Ready for your tears

Here it is. The block's last regular week. If I've counted correctly we've got only around seven school days together, including the final examinations and the course card distribution. It doesn't seem as surreal as last time, but realizing today that we're back to working around with our last classes somehow made me cringe.

Yesterday I was going around the block and read that Ale cried over Huey's thank-you post. I suddenly thought, hanggang ngayon hindi pa ako natatamaan. Was it because we've worried about it too early? I already read that post, and even placed a comment on it, but somehow I still wonder why I still am not affected badly by it. I mean, I somehow started the whole fuss a few weeks ago, but yet I haven't found the time to worry about it. Feeling ko tuloy bato ako.

I went to school two hours earlier today, since I agreed with Caresse that I'll help her (and, consequently, help myself) construct sentences and thought for our take-home Philosophy essay examination. Before that, I was rushing Loui and Joy for the oral defense, but despite that I feel I haven't done much. Come International Studies class we watched, instead of a documentary on the World Bank, Tom Hank's film Philadelphia, since last Thursday was World AIDS Day. Sir Marasigan somehow decided to give a little tribute to those affected by the disease. Then, come Algebra class (without Miss Hernandez, but with a substitute teacher I still haven't identified since Friday), my two partners did their job. Now I feel I didn't do much except for the drawing and the organization, but still Loui gave me some credit.

Come History 1 class, my group pulled off the biggest flattery. Well, not really, but Huey's brightspark gave me something to think about.

Then came PE class. The final volleyball games, with the same old results: obviously, we lost. But what makes the feelings nonsensical was we were this close to Group 3 (the self-claimed "dominators"). The score was at 21-25. Even more surprisingly, people thought that was our best game. I, for one, bounced back a few serves with the unusual (and unintended) ballerina flair. Derek was cheering for us, and after we announce the loss he came to me in amazement. We lost the battle-for-third game more humiliatingly, however, but we were tired back then. Still, still, they still dominated, but not that much.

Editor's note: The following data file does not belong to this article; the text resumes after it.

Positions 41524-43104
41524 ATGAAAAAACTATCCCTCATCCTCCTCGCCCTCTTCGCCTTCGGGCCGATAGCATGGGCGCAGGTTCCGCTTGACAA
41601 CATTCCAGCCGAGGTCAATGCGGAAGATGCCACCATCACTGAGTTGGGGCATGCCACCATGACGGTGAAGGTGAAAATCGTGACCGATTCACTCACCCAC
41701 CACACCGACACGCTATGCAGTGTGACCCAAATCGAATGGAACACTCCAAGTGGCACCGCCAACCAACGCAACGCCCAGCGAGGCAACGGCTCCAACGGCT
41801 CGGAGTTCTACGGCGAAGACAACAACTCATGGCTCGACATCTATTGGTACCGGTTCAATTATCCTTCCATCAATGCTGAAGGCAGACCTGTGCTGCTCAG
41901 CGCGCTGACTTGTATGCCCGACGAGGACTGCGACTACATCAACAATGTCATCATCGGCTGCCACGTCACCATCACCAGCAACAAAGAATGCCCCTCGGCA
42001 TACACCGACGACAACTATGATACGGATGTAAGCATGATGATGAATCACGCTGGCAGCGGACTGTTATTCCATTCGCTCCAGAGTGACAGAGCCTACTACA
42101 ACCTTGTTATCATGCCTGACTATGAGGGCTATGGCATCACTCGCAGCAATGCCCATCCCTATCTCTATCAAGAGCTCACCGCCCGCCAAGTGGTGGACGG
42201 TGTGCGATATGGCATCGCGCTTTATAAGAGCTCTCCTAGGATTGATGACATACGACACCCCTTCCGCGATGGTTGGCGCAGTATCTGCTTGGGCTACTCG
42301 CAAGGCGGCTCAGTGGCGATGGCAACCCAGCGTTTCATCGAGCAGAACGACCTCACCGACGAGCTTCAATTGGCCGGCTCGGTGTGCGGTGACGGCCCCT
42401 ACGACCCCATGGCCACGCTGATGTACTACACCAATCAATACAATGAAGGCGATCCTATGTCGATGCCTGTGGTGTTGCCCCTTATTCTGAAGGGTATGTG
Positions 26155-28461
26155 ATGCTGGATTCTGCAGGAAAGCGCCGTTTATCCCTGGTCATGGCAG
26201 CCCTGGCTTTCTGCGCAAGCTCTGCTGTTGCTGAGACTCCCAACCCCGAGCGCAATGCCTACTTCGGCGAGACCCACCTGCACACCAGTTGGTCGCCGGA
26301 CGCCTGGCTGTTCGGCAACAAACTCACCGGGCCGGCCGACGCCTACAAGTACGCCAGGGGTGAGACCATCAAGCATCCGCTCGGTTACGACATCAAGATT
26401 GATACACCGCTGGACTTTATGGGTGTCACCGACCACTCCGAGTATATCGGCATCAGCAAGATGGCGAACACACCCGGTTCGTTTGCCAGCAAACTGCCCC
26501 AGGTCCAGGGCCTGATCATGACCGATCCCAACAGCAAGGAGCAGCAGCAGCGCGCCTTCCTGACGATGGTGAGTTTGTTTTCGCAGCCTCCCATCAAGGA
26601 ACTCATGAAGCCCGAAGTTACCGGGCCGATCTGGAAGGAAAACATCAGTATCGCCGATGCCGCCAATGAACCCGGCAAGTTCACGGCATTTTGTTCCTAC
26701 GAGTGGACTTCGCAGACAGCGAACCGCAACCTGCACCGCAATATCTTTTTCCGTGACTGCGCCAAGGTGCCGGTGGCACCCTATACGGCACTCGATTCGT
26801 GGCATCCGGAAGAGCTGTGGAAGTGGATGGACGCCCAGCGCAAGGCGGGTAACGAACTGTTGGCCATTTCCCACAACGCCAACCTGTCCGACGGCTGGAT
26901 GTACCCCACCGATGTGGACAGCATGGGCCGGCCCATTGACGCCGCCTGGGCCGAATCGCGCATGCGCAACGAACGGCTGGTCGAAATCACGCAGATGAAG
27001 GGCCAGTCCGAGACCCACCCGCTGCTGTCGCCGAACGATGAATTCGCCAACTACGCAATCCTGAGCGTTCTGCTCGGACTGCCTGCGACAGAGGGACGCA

Maybe the end of PE class was the clincher of the day. It was, as you possibly inferred, our last PE class. As some of us settle with taekwondo or swimming (heaven forbid), I got into my sentimental mood in a weird way. Well, aside from those thoughts silently taking me over - which I tried my hardest to prevent, and succesfully did with my volleyball performance - I began to be weirdly quiet deep inside. Not much thoughts, or they all got arrested.

I asked Clarence again. "Bakit kaya ako dikit ng dikit sa'yo?" I asked.

"Kasi mag-syota tayo," she answered, offering her hand for a high-five.

"Hindi, aside from that," I answered back. "Bakit kaya?"

"Kasi pareho tayong napapaisip sa mga sinasabi natin," offering another high-five. But I had something else in mind. Then it occured to me.

"Kasi sa'yo ko lang nasasabi lahat," I answered, and obliged to the high-five.

After shaking Sir Olarte's hand, silently thanking him for my suddenly improved abilities in doing weird, two-handed forward tosses, I put back my clothes and decided not to linger around. I put down my bag, double-checked my stuff (since I just left both my International Studies and Algebra book last Friday), and looked around for somebody to say goodbye to. In the middle of Jason's increasing rubbing in of the fact that they indeed dominated the game ("sa pagkakaalam ko lang, magaing kami" over and over again), and my stress over such things, I saw Kizia, and waved goodbye at her.

Then it occured to me: I'm going to get really affected. I might just fall down. After all of the negativity, I came to understand what I was given. Now that I'm going to lose it, I might as well give up. Well, not really give up, but still...

Ale herself said it in Huey's blog. "It's more than just a block," she said. "It's family."

I went down the elevator alone tonight, and then went straight here in deep contemplation. Tomorrow would be our last classes in Chemistry, Philosophy and English 2. I strongly feel it isn't going to be as dramatic as it couldn't necessarily be, but maybe, with all the stress we've entered, and all the success we've come out in, I think I'm going to take a long time to get used to it. It may be space for new friends, but see me silently sniffing. Naisip ko lang. Iiyak kaya ako?

Readjustment. Well, if I'm not going to see much of you, if not never, again, then maybe I lose my much-needed motivation. I now think it's beyond what I said earlier.

But, as I've always said, I refuse.

And your responses...

Argh. You make me wanna cry. I also read Ale's post. Promise lumuha ako. Parang I can feel the bond of your block-slash-family. I remember nung highschool, we were really trying hard to hold back the tears, tapos may isang umiyak, then a lot of us cried na. Hehe. :)

Blogger jeniperr12/06/2005     

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